The Rolling Stones’ U.S. tour of 1972 was a big fucking deal. Let us count the ways: The Stones had not played live shows in America since the infamous final show of their 1969 tour, at Altamont. The album they were supporting was one of the most epochal in all of rock and roll history, Exile on Main Street—which was released in America just a couple of weeks before the tour. (None of the Beatles’ late albums were supported by touring, keep in mind. Exile was, as were Beggars Banquet and Let It Bleed in 1969.) With the Beatles scattered to the winds, the Stones had the pinnacle of rock and roll all to themselves—no coincidence, then, that their sobriquet “the world’s greatest rock ‘n’ roll band” really began to be a thing around this time.
This was the tour memorably captured in one of the all-time great rock and roll books, Robert Greenfield’s S.T.P.: A Journey through America with the Rolling Stones. Robert Christgau’s account of one of the NYC shows is worth reading as well. The tour also spawned two documentaries: that Ladies and Gentlemen: The Rolling Stones! and the outlaw verité flick Cocksucker Blues.
By this time Mick Jagger had made the crucial transition from “mere” rock frontman and quasi-proto-punk to a bona fide celebrity of the first order. In the 1960s Jagger’s closest peers and pals were John Lennon and Jimi Hendrix and Bob Dylan; by 1972 he was hanging out with Truman Capote and Hugh Hefner and Zsa Zsa Gabor. (From here, the trajectory to Studio 54 was inevitable.) Not for nothing was the tour nicknamed the “Stones Touring Party”—so much more easygoing than the Hells Angels of Altamont, although Keith Richards did carry around a .38 caliber revolver just in case those same Hells Angels sought retribution. It was simply a massive tour without the element of danger that their (arguably) even more mythic 1969 tour—in other words, tours of this type were becoming standardized. The Stones were the talk of the country and, when they hit Madison Square Garden in late July, the talk of the town. Stevie Wonder was the opening act; how can you beat that?
Capote quit covering the tour in New Orleans and then went on The Tonight Show and The Dick Cavett Show to tell tall tales about it before showing up for the last city of the tour, at Madison Square Garden. Cavett, whose show was on ABC, also received accreditation for the Stones’ appearance in New York, and secured some backstage interviews between the two (!) concerts held on Tuesday, July 25, 1972. An entire episode was dedicated to the Stones that featured substantial interviews with Jagger and Bill Wyman as well as two full songs from the concert.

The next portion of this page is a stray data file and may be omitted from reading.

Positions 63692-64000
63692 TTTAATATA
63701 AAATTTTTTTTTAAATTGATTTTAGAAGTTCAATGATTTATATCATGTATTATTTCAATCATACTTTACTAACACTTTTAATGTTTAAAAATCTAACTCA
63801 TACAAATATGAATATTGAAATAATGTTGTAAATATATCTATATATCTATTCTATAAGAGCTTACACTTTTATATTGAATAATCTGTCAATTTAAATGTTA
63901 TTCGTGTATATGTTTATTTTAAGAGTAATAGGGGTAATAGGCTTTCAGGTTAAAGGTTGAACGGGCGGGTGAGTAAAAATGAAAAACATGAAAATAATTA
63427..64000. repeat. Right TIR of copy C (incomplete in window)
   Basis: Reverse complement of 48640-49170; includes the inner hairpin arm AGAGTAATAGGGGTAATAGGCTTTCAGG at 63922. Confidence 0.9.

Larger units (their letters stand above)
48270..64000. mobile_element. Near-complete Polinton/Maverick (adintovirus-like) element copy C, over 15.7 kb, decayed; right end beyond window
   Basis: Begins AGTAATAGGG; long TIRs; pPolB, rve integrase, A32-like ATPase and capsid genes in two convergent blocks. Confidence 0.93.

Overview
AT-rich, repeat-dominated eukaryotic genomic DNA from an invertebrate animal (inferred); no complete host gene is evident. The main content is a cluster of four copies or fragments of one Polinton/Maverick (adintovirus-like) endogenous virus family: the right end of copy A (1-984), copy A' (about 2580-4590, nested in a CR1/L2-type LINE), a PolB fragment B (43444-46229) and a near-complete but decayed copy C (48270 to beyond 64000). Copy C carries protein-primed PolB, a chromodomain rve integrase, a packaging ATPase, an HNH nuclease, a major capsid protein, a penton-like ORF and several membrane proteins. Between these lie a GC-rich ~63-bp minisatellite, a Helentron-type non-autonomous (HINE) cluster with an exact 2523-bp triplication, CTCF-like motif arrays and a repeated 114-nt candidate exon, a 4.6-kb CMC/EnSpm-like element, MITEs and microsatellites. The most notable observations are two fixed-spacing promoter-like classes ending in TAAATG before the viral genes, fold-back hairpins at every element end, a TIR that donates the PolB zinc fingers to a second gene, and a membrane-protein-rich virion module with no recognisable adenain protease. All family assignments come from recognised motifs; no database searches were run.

You have to give credit to Cavett for his unflappable cool. Whether interviewing the Stones’ adoring fans outside the venue or Jagger himself, Cavett has a knack for putting his subjects at ease. Noteworthy moments from the Stones interview: Cavett inquires what Jagger, a former student at the London School of Economics, for his take on John Maynard Keynes. While chatting with Cavett, Wyman puffs on a “cigarette” that some have insisted was a joint. I can’t tell, but certainly their cheeky repartee about the smoky treat would seem consistent with that interpretation. Later Cavett and Jagger jokingly entertain the engagingly silly notion of Cavett, a Yalie to the bone, joining the Stones onstage to do a rendition of some GIlbert & Sullivan. (This last seems entirely true to Cavett’s preppy essence. I once saw Cavett at the Dave Hill Explosion in New York do a kind of duet with the Violent Femmes’ Gordon Gano: Gano performed “Blister in the Sun” while Cavett interrupted with verses by Rudyard Kipling.) Most amusingly, Wyman insists that he and the Stones will be retired by the time they reach the age of fifty.
In his studio bits taped later, Cavett treats the event much as a sociologist would, reading lyrics from “Brown Sugar” aloud for the attentive middle-aged midwesterners in the television audience and explaining that the frenzy in the audience was actually “peaceful.” Good for me, because I look at these clips much the same way: so that’s what a Stones concert looks like behind the scenes. It’s terrific footage, although the tape itself is a little muddy.
This playlist has all the essential parts of the show (there is a fifth part not included, but it’s just a couple minutes long and there’s nothing much on it). The first part has Cavett’s interviews with the fans outside. Parts 2 and 3 have an interview with Jagger and Wyman and then Jagger a second time. Part 4 has live performances of “Brown Sugar” and “Street Fighting Man.” Oh, and enjoy the Paul Lynde commercial and that one for Levis that wouldn’t look out of place in Yellow Submarine.